Of course this way is better, right?

<p>Hi, my name is <%= %></p>

Well, not initially. Already you have to pick a good name for a method because you’re probably going to use it all over the place. Then you have to find a good place to put that method: on a helper method? on a helper object? on a model?, i.e. now you’re making decisions, which is a thing Rails tries to shield you from wherever possible. Personally, I find naming things quite entertaining and hardly one of the hardest problems in computer science4.

A marginal benefit comes from reducing the entry points that the name current_user came to be a thing in this view: it’s a method name, a local variable, or a view-local variable passed into the template5. Thus the search space for “where did this thing come from” is way smaller for typical Rails templates and manageably smaller for unreasonable Rails templates.

This way pays off once the application gets past the point where new code tidily fits into models, views, controllers, or helpers. At that point, you need objects, messages, and experience at building with objects and messages (successes, stalemates, and abject failures)6. If you’re competent at messages (i.e. method calls) in Ruby, you can at this point experience a “this is Unix, I know this!”7 moment and work with this method call like you would any other method/function invocation in a computer program.

Making this investment into a method call yields another long-term benefit: simplicity in experimentation and testing8. I can poke at helper methods and helper objects in a Rails console without breaking a sweat. If that feedback loop doesn’t get the job done, I can write tests against helpers and (some) controller methods to iterate on figuring out why something doesn’t work the way I think it should.

It’s amazing that blogging about programming is so popular. Programming involves a lot of tradeoffs. Tradeoffs make for wordy articles that don’t leave you thinking “yeah, those other guys are SOOOO WRONG” or “YEAHHHH I’m so right”.

If I’ve written this properly, hopefully you felt both of those feelings. Maybe you reminisced about a day when you thought view ivars were great and then regretted it. Perhaps it’s easier to see why you’d start an app or feature off using ivars and then refactor them to method calls later.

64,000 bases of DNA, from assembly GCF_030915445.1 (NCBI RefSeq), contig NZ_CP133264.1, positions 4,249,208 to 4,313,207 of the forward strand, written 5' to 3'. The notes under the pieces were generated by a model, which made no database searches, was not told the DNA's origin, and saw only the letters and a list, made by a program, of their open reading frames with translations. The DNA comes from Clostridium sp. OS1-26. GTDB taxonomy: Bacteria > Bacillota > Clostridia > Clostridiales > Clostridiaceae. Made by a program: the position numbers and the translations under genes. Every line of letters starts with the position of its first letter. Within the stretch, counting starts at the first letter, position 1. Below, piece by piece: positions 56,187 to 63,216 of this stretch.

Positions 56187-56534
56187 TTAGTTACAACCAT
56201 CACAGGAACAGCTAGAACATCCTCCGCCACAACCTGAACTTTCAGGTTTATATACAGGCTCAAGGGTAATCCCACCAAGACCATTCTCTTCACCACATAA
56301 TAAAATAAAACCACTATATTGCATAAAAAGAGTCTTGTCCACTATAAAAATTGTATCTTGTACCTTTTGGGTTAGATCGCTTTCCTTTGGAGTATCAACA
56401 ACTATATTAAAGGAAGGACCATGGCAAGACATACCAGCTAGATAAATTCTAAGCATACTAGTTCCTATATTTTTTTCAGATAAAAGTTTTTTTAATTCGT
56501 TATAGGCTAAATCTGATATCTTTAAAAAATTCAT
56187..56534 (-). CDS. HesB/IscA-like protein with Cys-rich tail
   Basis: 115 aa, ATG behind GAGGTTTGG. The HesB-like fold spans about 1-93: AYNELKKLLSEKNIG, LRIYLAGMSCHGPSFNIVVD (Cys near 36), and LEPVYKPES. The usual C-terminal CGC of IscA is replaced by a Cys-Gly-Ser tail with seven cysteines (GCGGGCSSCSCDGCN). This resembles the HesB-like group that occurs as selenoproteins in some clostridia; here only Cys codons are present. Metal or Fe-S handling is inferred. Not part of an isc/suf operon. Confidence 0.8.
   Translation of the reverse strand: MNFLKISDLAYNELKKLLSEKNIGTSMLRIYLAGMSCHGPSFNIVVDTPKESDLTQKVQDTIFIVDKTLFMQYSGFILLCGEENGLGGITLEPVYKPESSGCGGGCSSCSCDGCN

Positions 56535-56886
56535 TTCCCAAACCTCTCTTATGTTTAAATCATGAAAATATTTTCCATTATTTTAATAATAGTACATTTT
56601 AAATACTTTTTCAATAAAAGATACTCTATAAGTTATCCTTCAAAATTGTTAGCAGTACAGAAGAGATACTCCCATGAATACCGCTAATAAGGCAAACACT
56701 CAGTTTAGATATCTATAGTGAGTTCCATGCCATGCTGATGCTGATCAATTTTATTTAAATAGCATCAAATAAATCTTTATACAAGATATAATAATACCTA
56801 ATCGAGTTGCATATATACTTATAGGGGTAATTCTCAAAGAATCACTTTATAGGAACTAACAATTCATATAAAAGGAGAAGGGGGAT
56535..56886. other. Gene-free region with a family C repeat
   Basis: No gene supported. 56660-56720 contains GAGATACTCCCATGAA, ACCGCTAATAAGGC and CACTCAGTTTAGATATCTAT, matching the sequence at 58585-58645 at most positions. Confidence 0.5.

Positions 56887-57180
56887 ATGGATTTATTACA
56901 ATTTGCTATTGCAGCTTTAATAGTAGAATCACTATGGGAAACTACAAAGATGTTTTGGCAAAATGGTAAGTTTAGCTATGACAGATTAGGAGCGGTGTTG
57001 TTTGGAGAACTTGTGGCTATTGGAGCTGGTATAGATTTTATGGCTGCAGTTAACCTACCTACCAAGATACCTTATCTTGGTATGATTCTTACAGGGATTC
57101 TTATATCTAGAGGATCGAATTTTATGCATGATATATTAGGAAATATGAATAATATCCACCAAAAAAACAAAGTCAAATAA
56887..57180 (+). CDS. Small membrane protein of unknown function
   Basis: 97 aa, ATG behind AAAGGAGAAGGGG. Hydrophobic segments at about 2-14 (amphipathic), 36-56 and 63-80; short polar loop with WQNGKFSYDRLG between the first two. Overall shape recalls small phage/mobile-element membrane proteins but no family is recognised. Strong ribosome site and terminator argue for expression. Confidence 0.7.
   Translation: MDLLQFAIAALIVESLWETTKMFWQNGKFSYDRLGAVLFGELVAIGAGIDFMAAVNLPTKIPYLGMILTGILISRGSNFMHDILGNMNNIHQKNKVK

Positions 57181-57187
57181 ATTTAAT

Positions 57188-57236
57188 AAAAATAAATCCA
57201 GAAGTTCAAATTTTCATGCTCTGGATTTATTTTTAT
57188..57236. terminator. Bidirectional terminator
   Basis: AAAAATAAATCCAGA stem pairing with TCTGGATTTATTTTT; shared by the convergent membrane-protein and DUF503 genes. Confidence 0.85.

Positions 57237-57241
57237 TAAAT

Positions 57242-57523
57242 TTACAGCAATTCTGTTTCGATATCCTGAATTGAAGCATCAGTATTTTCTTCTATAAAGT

With instance variables in views, as with many other grey areas of Rails, the most useful long view is this: you’re always right, and you’re always wrong, it just depends on which “you” (past you, present you, legacy project you, greenfield project you) is being observed.

  1. I’m not using “passed” as scare quotes here. Rails’ choice to take ivars from actions and teleport them into views is oft villified, but I find it more useful to think of them as something that just is. They are incredibly useful at first, but some developers will long for an explicit contract (i.e. a parameter list) between action and view. 
  2. If you’re an object design enthusiast, functional programming aficionado, or Rails contrarian you may be crafting an amazing retort about sharing state in weird ways at this point. Please review the previous footnote. Yes, you’re basically right. No, that’s not going to change how Rails works. 
  3. Regexes, two problems, etc. 
  4. Actual hard problems in computer science: systems connected by unreliable (i.e. any) network, laws and regulations written by humans, working with money. 
  5. When it comes to variables in Rails templates, a short guide by Adam Keys; method names: friend, ivars: foe, local variables: foe, view-local variables (passed via render explicitly or by the framework): both! 
  6. This is the concise version of a seems-really-important-to-me idea I need to express in more words. Remind me to write this, should I forget about it, internet! 
  7. What up, Ariana Richards
  8. You knew the testing thing was coming, didn’t you? I mean it’s like Chekov said about guns in stories: if method calls are mentioned in the first act, you have to mention TDD in the last act. If you headdesk’d, consider that you might be annoyed by TDD because you keep giving yourself a head injury when it’s mentioned. 
The first-stage engines of a Saturn V rocket

Rockets and startups

A venture-funded startup is sort of like a space program. Space programs don’t build airplanes that fly in flat, predictable, safe trajectories. They shouldn’t be concerned with doing something pedestrian. Space programs should be concerned with doing something very unusual, perhaps unnatural.

Like a space program, a funded startup is equal parts propaganda and collection of great minds. During the first few rounds of financing, a startup is completely unlike an actual business. It’s all growth: technical growth, metrics growth, mindshare growth, operational growth, staff growth. It’s about gathering smart, driven people and making something new without the confines of traditional market forces. It’s about showing that new thing off to the world, making everyone think that they either really need to have it or that they’re behind in the race to make something like it.